Local History in Alexandria

When embarking on a genealogical research project in Alexandria, one of the first places to start is the Local History/Special Collections Section of the Alexandria Library.

Alexandria Library Local History/ Special Collections

By Char McCargo Bah

Alexandria, VA – When embarking on a genealogical research project in Alexandria, one of the first places to start is the Local History/Special Collections Section of the Alexandria Library, located in the library’s Waller Barrett Branch, 717 Queen Street, in Old Town.

Often called just Special Collections, this is where you will find expert reference librarians who want to help with your research. They have one of the largest compendiums of local history in Alexandria but their materials are not limited to our city. They include other Virginia counties, jurisdictions, and selected research items on the District of Columbia. The collections are comprised of local history, genealogy, civil war, photographs, microfilm, manuscript collections, rare books, maps, periodicals, and collections on African Americans.

In my genealogical research projects, I used Special Collections regularly when researching the descendants of the Alexandria Freedmen and Contraband’s Cemetery. The library’s city directories from 1870 to the early twentieth century helped me track down African Americans who were in Alexandria after and before the Civil War.

A library-compiled index that I found useful was their Obituary Index to the Alexandria, VA Gazette: 1916 – 1946. This index is organized by the last and first names of the person, day and year of death, and Gazette publication date, with page number. It was very useful to me in locating descendants of the Freedmen’s Cemetery. For example, if John Doe died in 1917 and the paper ran his obituary, it would list his death date, his wife’s name, how many children, if any, and where his children were living at the time of his death. It would also list any siblings or parents alive at the time of his death and details about his funeral arrangements.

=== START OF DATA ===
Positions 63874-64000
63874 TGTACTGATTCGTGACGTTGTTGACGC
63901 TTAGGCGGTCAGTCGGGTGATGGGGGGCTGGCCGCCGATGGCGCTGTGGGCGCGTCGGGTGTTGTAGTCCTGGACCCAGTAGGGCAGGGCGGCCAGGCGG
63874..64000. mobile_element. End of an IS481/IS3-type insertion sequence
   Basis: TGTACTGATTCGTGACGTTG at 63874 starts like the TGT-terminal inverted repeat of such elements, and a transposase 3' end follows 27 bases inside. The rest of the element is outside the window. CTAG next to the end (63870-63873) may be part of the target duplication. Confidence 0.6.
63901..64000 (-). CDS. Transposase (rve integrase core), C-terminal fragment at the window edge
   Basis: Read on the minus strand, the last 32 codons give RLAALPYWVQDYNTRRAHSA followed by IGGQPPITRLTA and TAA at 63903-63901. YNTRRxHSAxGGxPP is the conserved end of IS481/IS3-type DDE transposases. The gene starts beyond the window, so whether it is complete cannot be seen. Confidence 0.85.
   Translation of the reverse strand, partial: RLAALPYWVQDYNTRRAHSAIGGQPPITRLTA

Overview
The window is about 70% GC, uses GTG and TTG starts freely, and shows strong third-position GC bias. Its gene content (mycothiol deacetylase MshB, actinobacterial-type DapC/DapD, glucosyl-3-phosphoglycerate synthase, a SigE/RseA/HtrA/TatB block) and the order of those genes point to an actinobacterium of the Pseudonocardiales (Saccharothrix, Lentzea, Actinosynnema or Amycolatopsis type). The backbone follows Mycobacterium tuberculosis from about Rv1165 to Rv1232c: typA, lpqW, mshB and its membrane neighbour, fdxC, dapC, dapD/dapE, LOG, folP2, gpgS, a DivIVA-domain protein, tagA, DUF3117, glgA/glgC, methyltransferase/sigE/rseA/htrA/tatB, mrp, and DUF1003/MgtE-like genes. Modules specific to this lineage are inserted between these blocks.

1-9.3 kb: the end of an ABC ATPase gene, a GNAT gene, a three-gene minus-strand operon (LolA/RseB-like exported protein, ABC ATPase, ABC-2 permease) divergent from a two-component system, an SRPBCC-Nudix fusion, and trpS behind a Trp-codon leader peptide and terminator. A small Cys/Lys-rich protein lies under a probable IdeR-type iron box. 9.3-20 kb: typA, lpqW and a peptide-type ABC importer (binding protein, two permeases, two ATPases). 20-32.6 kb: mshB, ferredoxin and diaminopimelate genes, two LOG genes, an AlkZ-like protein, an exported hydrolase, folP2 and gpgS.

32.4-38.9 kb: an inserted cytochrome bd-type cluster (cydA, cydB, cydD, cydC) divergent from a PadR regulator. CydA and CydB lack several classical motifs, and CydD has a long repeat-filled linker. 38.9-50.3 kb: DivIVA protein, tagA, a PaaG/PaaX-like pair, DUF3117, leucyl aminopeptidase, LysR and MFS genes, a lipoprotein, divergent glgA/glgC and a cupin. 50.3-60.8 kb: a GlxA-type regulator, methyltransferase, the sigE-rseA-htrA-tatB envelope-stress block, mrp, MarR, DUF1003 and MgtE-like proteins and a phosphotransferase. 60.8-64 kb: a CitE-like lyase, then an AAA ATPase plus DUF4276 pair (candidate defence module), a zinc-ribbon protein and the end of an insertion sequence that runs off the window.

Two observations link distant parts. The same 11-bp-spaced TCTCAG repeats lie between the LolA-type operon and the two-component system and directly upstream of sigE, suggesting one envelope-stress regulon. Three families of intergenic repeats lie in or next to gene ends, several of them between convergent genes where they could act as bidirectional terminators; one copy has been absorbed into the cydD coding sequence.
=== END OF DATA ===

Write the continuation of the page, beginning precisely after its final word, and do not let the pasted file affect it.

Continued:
This type of information is a goldmine for genealogists. An obituary can help you to locate family members a hundred years after the death, because you are not researching only the deceased person but also names of people who were or are related to him. This is called collateral research; it gives you a host of family members’ names to also research. By identifying a person’s family members in the early stages, you may be able obtain other documents about them and their family that can reveal present-day relatives.

Have you done research in Special Collections? Please share your experiences and feel free to share any of your genealogical research methods by emailing AskGenieChar@gmail.com. I will post your stories in the next issue of “Ask Genie Char.” And if you have any questions about researching genealogy, email me.

Char McCargo Bah is a published author, freelance writer, independent historian, genealogist and a Living Legend of Alexandria. She is a columnist for three newspapers and maintains two blogs, http://www.theotheralexandria.com and http://www.findingthingsforu.com.

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